Kenya’s largest dairy producer wants to buy solar

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New Kenya Cooperative Creameries finalized the preliminary phase of a tender this week to purchase electricity from a solar facility that will be built at its new KCC Sotik Factory.

Kenya’s largest dairy producer will buy power from a project featuring both ground-mounted and rooftop PV arrays. The selected developer will finance, own and operate the plant and will sell all of its output to New Kenya Cooperative Creameries under a power purchase agreement.

“The financial proposal will be quoted in payments per kWh as well as any other cost,” the company said.  “Average consumption from the grid was 1,428,016 kWh in 2017 and 945,206 kWh in 2018.”

The company currently covers around 69% of its energy needs with electricity from utility Kenya Power and Lighting Co. (KPLC). It generates the remaining percentage internally with a 500 KVA standby generator.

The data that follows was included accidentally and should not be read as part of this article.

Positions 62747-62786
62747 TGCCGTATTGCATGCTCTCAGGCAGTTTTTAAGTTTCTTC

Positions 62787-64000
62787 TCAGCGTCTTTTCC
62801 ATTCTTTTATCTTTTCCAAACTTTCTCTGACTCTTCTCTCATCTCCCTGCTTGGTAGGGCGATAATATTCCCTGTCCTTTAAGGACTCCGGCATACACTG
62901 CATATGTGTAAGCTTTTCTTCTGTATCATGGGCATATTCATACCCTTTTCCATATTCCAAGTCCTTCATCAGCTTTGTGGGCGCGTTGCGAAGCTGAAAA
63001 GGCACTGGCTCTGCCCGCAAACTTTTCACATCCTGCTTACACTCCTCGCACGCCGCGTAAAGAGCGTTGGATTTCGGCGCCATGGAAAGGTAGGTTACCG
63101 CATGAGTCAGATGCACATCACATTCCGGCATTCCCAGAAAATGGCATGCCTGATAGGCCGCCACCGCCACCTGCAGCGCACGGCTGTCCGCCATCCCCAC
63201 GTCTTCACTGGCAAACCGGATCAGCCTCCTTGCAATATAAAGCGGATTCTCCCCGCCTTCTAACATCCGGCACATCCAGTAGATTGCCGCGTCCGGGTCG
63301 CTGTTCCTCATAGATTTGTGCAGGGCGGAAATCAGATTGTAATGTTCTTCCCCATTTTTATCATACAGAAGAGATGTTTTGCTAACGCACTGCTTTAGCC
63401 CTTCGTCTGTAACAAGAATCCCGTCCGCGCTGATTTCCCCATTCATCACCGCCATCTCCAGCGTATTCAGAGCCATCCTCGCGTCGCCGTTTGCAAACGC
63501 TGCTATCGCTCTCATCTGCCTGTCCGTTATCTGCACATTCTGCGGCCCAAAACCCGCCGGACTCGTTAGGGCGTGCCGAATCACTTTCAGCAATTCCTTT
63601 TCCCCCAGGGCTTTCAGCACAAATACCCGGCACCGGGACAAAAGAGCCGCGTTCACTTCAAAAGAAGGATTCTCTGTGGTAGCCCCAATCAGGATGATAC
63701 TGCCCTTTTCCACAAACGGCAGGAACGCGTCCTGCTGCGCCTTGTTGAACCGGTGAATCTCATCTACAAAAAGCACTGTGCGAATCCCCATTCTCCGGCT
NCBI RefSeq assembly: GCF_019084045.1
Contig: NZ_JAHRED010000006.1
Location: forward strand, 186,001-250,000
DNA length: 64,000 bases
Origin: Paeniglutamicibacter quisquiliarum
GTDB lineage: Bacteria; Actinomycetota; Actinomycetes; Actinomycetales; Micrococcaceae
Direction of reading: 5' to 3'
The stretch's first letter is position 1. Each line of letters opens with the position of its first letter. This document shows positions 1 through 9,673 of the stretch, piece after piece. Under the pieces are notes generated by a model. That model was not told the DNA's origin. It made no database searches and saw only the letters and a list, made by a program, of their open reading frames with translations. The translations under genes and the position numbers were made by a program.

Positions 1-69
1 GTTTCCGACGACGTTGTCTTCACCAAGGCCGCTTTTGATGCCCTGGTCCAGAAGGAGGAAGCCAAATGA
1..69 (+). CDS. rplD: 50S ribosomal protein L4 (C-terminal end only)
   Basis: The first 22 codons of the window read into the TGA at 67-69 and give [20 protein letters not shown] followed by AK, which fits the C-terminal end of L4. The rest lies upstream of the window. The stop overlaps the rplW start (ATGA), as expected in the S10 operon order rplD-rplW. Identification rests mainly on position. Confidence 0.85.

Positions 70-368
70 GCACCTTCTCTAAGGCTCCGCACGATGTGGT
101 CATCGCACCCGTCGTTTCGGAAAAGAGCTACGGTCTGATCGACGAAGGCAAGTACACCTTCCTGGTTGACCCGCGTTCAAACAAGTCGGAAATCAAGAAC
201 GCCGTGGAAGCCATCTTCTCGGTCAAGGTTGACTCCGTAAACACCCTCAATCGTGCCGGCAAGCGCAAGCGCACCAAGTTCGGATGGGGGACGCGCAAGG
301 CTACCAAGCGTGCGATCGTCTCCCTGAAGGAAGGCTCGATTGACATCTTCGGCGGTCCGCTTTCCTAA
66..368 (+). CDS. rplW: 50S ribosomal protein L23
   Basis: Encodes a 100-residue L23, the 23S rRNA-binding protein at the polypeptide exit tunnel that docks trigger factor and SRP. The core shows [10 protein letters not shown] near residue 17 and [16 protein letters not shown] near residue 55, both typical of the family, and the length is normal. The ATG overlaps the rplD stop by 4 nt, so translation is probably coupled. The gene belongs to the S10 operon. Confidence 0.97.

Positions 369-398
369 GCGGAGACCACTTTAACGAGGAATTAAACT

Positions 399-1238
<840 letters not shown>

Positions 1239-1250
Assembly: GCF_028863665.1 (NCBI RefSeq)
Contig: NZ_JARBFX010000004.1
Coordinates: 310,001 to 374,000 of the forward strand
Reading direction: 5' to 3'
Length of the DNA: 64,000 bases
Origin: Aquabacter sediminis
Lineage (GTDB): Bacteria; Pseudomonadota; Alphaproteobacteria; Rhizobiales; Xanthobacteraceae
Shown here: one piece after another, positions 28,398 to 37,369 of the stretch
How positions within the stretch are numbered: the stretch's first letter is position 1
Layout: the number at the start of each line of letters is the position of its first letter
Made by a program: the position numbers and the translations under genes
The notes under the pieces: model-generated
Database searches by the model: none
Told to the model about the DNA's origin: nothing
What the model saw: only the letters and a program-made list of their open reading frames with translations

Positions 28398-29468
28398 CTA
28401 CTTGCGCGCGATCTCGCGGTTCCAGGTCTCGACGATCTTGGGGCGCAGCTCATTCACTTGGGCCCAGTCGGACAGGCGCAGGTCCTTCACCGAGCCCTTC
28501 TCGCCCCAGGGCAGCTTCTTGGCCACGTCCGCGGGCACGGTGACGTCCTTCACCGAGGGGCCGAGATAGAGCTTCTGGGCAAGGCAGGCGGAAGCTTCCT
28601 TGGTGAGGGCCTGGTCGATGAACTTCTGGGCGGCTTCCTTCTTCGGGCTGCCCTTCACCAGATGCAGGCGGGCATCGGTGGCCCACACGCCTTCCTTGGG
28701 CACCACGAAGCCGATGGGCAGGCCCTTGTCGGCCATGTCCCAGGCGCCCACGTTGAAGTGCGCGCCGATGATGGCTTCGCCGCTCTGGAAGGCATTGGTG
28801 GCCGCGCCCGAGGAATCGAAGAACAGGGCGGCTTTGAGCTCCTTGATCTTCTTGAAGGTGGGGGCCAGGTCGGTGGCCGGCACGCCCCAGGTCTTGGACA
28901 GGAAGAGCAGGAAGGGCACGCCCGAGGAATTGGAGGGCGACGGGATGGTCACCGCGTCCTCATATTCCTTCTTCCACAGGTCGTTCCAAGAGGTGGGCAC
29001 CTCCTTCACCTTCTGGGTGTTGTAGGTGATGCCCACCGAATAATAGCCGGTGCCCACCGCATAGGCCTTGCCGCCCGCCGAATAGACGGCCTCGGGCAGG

New Kenya Cooperative Creameries operates 22 milk-cooling plants and processing factories. It has a daily milk intake of around 350,000 kilograms. It collects milk from five main collection areas.

In September 2017, Kenya’s Energy Regulatory Commission launched an initiative to assess the status of solar in Kenya. It said at the time that it aims to expand the nation’s installed solar generation capacity, while identifying factors that stand in the way of deployment. It also recommended measures to enhance the use of PV, as the government has been criticized for failing to prioritize solar.

By the end of 2019, Kenya’s total installed solar capacity stood at 95 MW, according to the International Renewable Energy Agency (IRENA). Only 2 MW of PV was newly deployed last year.